Oil prices fell more than 1% on Friday as the market balanced supply fears with economic concerns from the US and China. Both benchmarks fell for the fourth week in a row.
Brent crude futures fell 81 cents, or 1.1%, to $74.17, while West Texas Intermediate (WTI) crude futures fell 83 cents, or 1.2%, to $70.04.
Both benchmarks closed about 1.5% lower for the week.
The US dollar held on to modest gains against the euro on Friday and headed for its biggest weekly gain since February as uncertainty over the US debt ceiling and monetary policy led to a shift to safe havens.
A stronger dollar makes dollar-priced oil more expensive than other currencies.
The lack of confidence in the economy translates into a pullback to the safer dollar, while also causing pessimism about oil demand.
Concerns have risen that the United States, the world’s largest oil consumer, will fall into recession, with the US government delaying negotiations on the debt ceiling and growing concern about another crisis-hit regional bank.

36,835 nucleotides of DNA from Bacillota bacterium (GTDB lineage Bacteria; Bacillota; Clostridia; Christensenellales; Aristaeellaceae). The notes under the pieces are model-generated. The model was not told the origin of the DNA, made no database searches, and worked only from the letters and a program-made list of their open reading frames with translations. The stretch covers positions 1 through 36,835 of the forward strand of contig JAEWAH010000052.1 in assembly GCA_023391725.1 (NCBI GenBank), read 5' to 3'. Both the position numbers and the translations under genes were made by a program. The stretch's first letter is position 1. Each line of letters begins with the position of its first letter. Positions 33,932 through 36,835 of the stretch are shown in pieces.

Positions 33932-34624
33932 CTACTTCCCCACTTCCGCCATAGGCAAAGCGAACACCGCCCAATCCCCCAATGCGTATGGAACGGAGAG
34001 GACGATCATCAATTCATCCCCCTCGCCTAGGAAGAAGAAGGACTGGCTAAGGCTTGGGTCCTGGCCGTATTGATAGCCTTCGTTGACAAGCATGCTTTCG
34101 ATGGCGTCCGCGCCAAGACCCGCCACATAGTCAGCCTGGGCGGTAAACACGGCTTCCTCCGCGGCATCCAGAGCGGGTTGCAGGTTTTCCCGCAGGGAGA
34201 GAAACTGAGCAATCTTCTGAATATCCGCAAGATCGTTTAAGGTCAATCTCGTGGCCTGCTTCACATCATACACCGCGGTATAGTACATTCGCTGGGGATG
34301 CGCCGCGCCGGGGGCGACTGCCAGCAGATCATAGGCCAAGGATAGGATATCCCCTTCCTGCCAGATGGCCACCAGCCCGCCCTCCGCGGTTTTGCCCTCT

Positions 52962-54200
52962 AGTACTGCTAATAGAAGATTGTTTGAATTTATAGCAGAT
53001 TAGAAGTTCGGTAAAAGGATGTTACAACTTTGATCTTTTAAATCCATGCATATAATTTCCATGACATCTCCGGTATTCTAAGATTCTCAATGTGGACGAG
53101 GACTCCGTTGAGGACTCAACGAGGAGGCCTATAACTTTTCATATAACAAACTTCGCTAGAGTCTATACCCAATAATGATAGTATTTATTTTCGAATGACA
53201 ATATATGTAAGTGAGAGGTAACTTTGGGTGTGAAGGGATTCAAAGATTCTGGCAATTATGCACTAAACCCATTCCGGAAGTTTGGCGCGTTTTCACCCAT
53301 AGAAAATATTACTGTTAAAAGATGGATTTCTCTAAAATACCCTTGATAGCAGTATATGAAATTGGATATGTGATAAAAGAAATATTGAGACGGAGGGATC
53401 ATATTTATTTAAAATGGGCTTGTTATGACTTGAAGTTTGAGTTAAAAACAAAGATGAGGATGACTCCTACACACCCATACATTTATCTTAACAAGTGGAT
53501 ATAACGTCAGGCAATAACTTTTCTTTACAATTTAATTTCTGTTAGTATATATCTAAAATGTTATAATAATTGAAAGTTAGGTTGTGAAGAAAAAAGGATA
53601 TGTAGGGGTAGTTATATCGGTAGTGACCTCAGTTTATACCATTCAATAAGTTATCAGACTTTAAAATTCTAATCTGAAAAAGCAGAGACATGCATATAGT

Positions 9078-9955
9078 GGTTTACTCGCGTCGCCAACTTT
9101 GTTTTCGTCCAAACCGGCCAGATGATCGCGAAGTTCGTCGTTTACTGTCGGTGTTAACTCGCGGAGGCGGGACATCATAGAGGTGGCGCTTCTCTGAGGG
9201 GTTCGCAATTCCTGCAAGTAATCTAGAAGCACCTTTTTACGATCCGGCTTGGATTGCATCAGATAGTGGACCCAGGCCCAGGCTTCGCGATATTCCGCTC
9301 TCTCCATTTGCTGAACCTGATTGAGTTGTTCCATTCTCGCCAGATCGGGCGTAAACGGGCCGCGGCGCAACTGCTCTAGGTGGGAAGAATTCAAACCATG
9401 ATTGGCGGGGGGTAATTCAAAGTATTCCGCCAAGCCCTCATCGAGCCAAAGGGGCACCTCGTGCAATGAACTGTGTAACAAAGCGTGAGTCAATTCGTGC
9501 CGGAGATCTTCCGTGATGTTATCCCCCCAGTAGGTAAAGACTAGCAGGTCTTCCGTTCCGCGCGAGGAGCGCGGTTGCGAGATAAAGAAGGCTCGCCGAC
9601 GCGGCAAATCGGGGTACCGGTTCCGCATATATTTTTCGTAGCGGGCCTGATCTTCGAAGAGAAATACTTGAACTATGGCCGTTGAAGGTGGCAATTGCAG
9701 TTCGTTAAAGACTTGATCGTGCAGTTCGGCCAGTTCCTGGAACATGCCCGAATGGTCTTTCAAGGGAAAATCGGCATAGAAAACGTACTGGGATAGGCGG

Fed Chair Michelle Bowman said on Friday that this month’s data did not convince her that price pressures are receding. The US Federal Reserve will likely need to raise interest rates further if inflation remains high.
Meanwhile, China’s April consumer price data rose more slowly than in March, and deepening factory door deflation broadened doubts about oil demand.
U.S. oil and gas rig counts dropped to the lowest level in nearly a year this week as energy services firm Baker Hughes Co reported its biggest drop in a week since February 2016.
U.S. oil rigs dropped two this week to 586, their lowest since June 2022, while gas rigs fell 16 to 141 last year’s low.
Although OPEC+ is not expected to decide on further production cuts at its next meeting in Vienna on June 4, the market received some support from the supply gap projected for the second half of the year.
An OPEC report released on Thursday said the producer group expects July-December demand for its own crude to be 90,000 barrels per day higher than previously forecast.
The Organization of the Petroleum Exporting Countries (OPEC) kept its global oil demand forecast for 2023 on Thursday, with the expectation that economic risks will be offset by higher demand growth in China.
The market was also supported by the US signaling that it may purchase oil for the Strategic Petroleum Reserve (SPR).